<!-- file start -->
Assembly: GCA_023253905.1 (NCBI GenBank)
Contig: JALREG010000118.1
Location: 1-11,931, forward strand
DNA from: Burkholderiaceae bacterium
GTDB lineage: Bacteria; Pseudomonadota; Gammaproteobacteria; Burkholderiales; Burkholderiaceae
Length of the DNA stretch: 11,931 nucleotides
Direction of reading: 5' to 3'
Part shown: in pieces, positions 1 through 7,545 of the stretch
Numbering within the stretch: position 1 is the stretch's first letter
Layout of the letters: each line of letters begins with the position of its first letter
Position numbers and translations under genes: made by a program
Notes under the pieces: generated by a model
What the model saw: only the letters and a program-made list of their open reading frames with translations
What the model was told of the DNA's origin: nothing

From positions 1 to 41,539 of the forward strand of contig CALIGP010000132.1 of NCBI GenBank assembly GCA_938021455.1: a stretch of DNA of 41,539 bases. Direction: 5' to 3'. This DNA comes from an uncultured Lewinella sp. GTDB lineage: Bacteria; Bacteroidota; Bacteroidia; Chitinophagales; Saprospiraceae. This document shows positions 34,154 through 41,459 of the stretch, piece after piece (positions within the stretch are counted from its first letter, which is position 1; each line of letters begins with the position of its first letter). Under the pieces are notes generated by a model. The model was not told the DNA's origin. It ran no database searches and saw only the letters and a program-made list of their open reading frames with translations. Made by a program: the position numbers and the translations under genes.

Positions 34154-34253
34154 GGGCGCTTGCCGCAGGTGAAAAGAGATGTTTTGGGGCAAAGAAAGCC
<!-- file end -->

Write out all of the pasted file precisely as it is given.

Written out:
Assembly: GCA_023253905.1 (NCBI GenBank)
Contig: JALREG010000118.1
Location: 1-11,931, forward strand
DNA from: Burkholderiaceae bacterium
GTDB lineage: Bacteria; Pseudomonadota; Gammaproteobacteria; Burkholderiales; Burkholderiaceae
Length of the DNA stretch: 11,931 nucleotides
Direction of reading: 5' to 3'
Part shown: in pieces, positions 1 through 7,545 of the stretch
Numbering within the stretch: position 1 is the stretch's first letter
Layout of the letters: each line of letters begins with the position of its first letter
Position numbers and translations under genes: made by a program
Notes under the pieces: generated by a model
What the model saw: only the letters and a program-made list of their open reading frames with translations
What the model was told of the DNA's origin: nothing

From positions 1 to 41,539 of the forward strand of contig CALIGP010000132.1 of NCBI GenBank assembly GCA_938021455.1: a stretch of DNA of 41,539 bases. Direction: 5' to 3'. This DNA comes from an uncultured Lewinella sp. GTDB lineage: Bacteria; Bacteroidota; Bacteroidia; Chitinophagales; Saprospiraceae. This document shows positions 34,154 through 41,459 of the stretch, piece after piece (positions within the stretch are counted from its first letter, which is position 1; each line of letters begins with the position of its first letter). Under the pieces are notes generated by a model. The model was not told the DNA's origin. It ran no database searches and saw only the letters and a program-made list of their open reading frames with translations. Made by a program: the position numbers and the translations under genes.

Positions 34154-34253
34154 GGGCGCTTGCCGCAGGTGAAAAGAGATGTTTTGGGGCAAAGAAAGCC